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Dietary patterns and their associations with demographic, lifestyle and health variables in a random sample of British adults

Published online by Cambridge University Press:  09 March 2007

Margaret J. Whichelow*
Department of Community Medicine, Institute of Public Health, University Forvie Site, Robinson Way, Cambridge CB2 2SR
A. Toby Prevost
Centre for Survey Data Analysis, Department of Social Statistics, The University, Highfield, Southampton SO17 IDJ
*Correspondence to be sent to Margaret J.Whichelow.
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The present study aimed to identify dietary patterns, from the frequency of consumption of food items and some semiquantitative data, in a random sample of 9003 British adults, and to examine the associations of the main dietary patterns with demographic factors, lifestyle habits, measures of self- reported health and mortality. Principal component analysis was used to identify four main dietary patterns, and analysis of variance employed to examine the characteristics associated with them. The four components explained, respectively, 10·2, 7·3, 5·1 and 4·9% of the total dietary variation. Component 1, frequent fruit, salad and vegetable consumption with infrequent consumption of high-fat foods, was associated with middle age, non-manual socio-economic groups, non- and ex-smokers, ‘sensible’ drinkers, small households, the south of the country, and self-assessed ‘excellent’ or ‘good’ health. Component 2, frequent consumption of high-starch foods, most vegetables and meat, was popular with young men, older men and women, large households, non-smokers, non-drinkers and those who viewed themselves as healthy. Component 3, frequent consumption of high-fat foods, was predominantly consumed by young people, smoking women, ‘high-risk’ drinkers, and men reporting many illness and/or malaise symptoms. Component 4, high positive loadings for sweets, biscuits and cakes, with negative weightings for vegetables, was most favoured by students, the elderly, those living alone, residents in Scotland, but not those in central England, and those who did not smoke. For women only the first component was associated with low all-cause mortality, and the third component with excess mortality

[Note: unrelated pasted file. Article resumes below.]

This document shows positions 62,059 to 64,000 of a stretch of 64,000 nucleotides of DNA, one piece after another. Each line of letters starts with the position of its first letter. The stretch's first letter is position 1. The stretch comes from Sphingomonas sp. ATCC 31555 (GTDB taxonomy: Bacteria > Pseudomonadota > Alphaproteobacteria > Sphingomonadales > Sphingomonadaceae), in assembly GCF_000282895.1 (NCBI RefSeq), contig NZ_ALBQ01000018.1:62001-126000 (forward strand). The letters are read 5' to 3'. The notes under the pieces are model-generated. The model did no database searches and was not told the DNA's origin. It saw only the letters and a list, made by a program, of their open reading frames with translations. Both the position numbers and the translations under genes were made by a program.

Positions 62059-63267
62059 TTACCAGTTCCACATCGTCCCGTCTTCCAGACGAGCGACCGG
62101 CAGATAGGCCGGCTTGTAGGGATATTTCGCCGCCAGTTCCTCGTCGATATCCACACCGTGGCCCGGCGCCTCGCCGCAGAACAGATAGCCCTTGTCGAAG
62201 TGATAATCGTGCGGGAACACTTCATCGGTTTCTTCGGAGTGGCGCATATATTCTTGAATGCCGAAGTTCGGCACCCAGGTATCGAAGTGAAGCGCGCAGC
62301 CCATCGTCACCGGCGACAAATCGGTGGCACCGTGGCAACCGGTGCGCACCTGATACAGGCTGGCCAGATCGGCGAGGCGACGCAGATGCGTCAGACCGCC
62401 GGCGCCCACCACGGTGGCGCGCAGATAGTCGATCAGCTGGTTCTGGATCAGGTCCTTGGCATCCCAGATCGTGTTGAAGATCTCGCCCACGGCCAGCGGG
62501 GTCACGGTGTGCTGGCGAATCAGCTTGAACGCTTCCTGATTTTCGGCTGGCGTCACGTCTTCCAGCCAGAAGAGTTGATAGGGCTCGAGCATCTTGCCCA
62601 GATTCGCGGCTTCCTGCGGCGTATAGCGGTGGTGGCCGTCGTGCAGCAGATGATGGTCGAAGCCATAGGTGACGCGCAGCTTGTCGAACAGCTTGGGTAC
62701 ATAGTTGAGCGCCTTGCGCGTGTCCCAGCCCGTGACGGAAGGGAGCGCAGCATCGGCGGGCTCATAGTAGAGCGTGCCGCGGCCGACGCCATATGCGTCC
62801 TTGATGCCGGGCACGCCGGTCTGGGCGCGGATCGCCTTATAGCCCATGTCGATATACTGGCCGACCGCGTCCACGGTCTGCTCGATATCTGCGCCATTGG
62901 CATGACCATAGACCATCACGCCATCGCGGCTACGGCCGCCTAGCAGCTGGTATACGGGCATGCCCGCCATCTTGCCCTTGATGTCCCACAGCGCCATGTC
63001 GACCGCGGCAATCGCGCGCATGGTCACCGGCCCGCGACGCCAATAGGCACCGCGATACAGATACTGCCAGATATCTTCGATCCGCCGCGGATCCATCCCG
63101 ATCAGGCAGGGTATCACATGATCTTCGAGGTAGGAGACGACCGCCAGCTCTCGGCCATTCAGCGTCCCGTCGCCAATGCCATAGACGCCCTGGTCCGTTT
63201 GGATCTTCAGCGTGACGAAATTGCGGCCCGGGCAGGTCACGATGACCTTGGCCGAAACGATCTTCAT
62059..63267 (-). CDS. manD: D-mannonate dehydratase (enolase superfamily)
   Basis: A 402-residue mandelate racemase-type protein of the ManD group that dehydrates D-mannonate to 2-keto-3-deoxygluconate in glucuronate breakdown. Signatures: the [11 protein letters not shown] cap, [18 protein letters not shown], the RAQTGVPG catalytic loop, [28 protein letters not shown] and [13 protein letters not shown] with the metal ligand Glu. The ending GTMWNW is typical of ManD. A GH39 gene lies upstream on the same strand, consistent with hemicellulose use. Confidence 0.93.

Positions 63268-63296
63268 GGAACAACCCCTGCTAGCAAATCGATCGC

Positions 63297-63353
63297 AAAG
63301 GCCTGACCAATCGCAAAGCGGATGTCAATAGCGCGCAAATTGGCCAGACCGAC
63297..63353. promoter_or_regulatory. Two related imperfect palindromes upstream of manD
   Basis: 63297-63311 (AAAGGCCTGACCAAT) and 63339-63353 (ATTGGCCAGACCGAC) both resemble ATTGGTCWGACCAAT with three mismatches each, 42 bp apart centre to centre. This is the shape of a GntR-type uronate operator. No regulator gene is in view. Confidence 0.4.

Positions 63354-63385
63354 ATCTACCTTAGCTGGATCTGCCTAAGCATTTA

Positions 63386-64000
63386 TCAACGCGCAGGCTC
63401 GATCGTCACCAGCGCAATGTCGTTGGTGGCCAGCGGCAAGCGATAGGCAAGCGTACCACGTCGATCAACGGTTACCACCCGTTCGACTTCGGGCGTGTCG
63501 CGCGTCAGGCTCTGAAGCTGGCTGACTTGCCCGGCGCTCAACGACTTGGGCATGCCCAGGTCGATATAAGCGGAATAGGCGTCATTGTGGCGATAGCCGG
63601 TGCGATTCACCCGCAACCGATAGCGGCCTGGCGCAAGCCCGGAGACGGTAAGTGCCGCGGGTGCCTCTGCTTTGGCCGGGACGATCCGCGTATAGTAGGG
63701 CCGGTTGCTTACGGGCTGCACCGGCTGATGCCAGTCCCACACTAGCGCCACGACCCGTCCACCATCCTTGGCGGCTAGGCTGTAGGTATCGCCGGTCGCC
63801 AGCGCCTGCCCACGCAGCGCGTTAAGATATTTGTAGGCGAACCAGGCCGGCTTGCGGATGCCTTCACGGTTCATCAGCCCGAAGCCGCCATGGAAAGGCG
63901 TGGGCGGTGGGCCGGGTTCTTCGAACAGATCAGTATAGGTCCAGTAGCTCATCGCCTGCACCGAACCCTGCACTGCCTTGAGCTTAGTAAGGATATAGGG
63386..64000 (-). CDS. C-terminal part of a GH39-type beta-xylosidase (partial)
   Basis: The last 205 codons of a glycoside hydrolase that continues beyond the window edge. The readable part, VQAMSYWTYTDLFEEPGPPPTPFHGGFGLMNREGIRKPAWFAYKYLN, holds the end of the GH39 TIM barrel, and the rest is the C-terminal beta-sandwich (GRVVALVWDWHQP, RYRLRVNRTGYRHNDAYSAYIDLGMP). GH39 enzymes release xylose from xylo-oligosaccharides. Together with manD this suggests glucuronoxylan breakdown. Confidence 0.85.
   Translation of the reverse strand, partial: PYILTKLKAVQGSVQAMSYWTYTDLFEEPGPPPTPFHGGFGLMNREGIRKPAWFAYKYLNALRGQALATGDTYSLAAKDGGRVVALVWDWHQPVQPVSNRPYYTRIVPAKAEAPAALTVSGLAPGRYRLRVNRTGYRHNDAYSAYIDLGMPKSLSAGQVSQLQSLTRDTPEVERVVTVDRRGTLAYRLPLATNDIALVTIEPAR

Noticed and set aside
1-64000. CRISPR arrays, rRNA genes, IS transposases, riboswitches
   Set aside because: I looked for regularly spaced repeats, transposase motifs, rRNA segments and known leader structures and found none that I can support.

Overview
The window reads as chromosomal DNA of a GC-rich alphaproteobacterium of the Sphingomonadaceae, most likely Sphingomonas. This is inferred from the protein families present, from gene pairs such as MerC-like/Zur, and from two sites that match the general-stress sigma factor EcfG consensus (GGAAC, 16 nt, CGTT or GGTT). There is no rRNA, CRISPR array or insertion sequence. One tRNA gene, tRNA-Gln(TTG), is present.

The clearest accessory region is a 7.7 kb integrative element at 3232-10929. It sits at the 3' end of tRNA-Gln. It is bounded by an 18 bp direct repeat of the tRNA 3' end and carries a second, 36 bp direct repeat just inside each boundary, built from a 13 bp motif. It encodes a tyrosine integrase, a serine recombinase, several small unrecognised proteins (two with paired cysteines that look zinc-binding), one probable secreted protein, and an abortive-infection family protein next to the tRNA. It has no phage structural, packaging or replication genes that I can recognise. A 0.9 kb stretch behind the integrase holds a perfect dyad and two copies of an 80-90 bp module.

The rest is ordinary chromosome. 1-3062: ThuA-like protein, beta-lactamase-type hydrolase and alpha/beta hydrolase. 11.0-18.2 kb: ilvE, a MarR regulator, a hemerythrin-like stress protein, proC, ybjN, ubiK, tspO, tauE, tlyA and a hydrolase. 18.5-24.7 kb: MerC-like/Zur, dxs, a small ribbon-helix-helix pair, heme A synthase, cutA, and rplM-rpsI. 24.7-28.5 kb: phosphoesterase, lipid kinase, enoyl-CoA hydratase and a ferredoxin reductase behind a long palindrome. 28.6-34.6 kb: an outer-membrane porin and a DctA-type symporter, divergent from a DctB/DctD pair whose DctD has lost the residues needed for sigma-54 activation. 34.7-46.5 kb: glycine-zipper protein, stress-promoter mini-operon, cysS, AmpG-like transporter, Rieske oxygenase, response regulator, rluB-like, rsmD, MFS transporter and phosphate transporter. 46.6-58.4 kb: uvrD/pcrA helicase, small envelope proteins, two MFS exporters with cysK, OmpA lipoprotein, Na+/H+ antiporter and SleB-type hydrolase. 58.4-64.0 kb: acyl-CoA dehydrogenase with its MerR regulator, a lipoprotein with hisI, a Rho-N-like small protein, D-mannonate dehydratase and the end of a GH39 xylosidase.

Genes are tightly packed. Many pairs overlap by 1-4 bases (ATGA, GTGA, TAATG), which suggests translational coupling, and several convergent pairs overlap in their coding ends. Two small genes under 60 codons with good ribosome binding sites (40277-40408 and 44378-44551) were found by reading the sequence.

Human and Clinical Nutrition
Copyright © The Nutrition Society 1996



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